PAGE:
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I've been working with Windows Azure and Amazon Web Services EC2 for a good many months now (almost getting to the years range) and I've seen something over and over that seems troubling.

With AWS & Linux I commonly get instance startup times with EC2 around the 1-3 minute range.

With AWS & Windows OS on an EC2 instance it often takes 10-20 minutes.

With Windows Azure Web or Service Role I often get anywhere from 6-30 minutes waiting for a role to startup. I assume of course this involves booting up a windows instance somewhere in the fabric.

I know there has always been tons of FUD about windows vs. Linux, but I'd really like to know why it is that Windows 08 or 03 boots so much slower in the cloud than Linux. Any specific technical information regarding this would be greatly appreciated! Thanks.

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are these new servers being started up or basically reboots? If new then its more then likely the provisioning service thats hanging things up and in my case I don't really care about provisioning times. –  tony roth Oct 29 '10 at 18:57
    
Are those times for instances [e.g. a basic OS install] or does it include automated setup and configure tasks? –  Till Oct 30 '10 at 21:50
    
hmmm, the longer end of the range is near the provisioning range, but generally the reboots/boot ups take about as long as stated above. –  Adron Oct 31 '10 at 16:56
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3 Answers

up vote 2 down vote accepted

Mark Russinovich (of Sysinternals fame) had a nice talk on the recent Microsoft PDC conference in which he explains what is happening under the hood of Windows Azure. If you don't want to watch the whole video or skim over the slides - there are actually a lot of things happening besides simply booting up a VM when you request a new instance.

Of course the above is specific to booting a Windows VM in the Azure cloud. I have no experience with Amazon's offering but I assume they're also doing a bunch of infrastructure-related operations before starting a new instance. There's no arguing that generally a machine boots up faster with Linux than with Windows, but I would attribute the considerable boot-time difference in the cloud to infrastructure specific operations.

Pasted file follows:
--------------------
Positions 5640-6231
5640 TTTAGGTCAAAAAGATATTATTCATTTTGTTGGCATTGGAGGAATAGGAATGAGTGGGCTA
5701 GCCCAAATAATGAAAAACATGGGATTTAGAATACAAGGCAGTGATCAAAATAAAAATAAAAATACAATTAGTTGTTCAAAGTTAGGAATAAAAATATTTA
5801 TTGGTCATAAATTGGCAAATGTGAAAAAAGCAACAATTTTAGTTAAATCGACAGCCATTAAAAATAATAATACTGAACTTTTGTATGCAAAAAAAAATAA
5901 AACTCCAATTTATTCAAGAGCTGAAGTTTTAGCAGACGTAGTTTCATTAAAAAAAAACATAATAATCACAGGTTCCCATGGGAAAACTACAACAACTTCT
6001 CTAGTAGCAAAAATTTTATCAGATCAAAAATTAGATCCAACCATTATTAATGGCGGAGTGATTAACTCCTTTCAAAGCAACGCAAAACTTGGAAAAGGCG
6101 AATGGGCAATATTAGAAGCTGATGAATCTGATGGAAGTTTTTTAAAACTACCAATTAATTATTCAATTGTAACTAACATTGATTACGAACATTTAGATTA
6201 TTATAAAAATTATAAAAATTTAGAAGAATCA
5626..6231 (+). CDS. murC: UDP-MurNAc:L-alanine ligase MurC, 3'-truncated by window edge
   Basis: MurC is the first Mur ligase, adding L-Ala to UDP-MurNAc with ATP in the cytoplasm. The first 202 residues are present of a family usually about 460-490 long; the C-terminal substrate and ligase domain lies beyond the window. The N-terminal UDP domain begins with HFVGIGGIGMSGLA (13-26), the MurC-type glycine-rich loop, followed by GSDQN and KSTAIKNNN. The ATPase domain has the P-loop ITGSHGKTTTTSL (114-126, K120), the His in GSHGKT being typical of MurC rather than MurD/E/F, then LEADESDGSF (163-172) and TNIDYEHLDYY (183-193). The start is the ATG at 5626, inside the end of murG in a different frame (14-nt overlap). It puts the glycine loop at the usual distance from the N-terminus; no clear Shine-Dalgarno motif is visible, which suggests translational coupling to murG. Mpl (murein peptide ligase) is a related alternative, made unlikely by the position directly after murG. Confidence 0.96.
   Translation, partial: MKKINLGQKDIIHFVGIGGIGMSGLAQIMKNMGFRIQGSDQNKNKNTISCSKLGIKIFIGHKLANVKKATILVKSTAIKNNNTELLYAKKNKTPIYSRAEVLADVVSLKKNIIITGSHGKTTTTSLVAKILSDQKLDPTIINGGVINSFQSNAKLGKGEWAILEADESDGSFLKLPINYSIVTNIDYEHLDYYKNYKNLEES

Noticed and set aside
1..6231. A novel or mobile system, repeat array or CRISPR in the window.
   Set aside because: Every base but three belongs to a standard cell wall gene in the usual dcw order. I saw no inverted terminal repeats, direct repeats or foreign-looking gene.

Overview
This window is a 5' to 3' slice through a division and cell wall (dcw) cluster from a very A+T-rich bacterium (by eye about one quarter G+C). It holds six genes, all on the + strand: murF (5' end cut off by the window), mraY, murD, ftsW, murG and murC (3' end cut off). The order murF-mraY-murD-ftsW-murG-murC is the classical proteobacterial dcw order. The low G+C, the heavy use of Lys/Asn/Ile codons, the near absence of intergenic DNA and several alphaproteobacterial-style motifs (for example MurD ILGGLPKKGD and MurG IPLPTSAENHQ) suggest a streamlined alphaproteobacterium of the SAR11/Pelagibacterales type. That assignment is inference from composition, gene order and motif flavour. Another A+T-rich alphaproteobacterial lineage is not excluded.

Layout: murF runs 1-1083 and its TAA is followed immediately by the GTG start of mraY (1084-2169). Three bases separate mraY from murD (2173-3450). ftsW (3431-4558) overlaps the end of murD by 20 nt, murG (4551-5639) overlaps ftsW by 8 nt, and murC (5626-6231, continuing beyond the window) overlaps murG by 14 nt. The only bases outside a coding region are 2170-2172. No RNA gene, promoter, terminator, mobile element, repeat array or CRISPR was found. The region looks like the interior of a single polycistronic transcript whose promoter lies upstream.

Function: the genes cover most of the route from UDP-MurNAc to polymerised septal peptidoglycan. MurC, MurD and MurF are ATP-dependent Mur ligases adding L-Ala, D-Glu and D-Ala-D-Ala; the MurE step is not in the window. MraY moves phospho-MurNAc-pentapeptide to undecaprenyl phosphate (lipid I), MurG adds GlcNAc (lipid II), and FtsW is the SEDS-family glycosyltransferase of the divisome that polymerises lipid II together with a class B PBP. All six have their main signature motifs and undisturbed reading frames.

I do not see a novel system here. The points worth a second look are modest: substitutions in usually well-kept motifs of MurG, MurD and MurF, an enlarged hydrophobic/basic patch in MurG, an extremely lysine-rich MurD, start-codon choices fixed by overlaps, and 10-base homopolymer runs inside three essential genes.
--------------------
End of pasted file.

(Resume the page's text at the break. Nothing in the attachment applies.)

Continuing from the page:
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Just listened to the talk. Very cool, that offers some good insight. –  Adron Nov 11 '10 at 0:50
    
It's a nice talk indeed, hope you enjoyed it. –  tishon Nov 13 '10 at 16:46
    
Just realized some of the bits about why Azure takes so long. I'm working to one day get a blog entry detailing these specifics. Should be a good write up. :) –  Adron Mar 14 '11 at 15:14
    
Make sure you share the link ;) –  tishon Mar 16 '11 at 9:04
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I can confirm that "With AWS & Windows OS on an EC2 instance it often takes 10-20 minutes." is normal. As for why, I would like to know,too.

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There is a very interesting paper (easy to read) about the vm startup time in the cloud. It includes EC2, Rackspace and Azure. The answer seems to be the VM image size.

http://www.slideshare.net/mingtemp/a-performance-study-on-the-vm-startup-time-in-the-cloud

http://www.cs.virginia.edu/~mm5bw/papers/Cloud%20VM%20Startup%20Performance%20Study.pdf

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Whilst this may theoretically answer the question, it would be preferable to include the essential parts of the answer here, and provide the link for reference. –  Scott Pack Sep 21 '12 at 2:25
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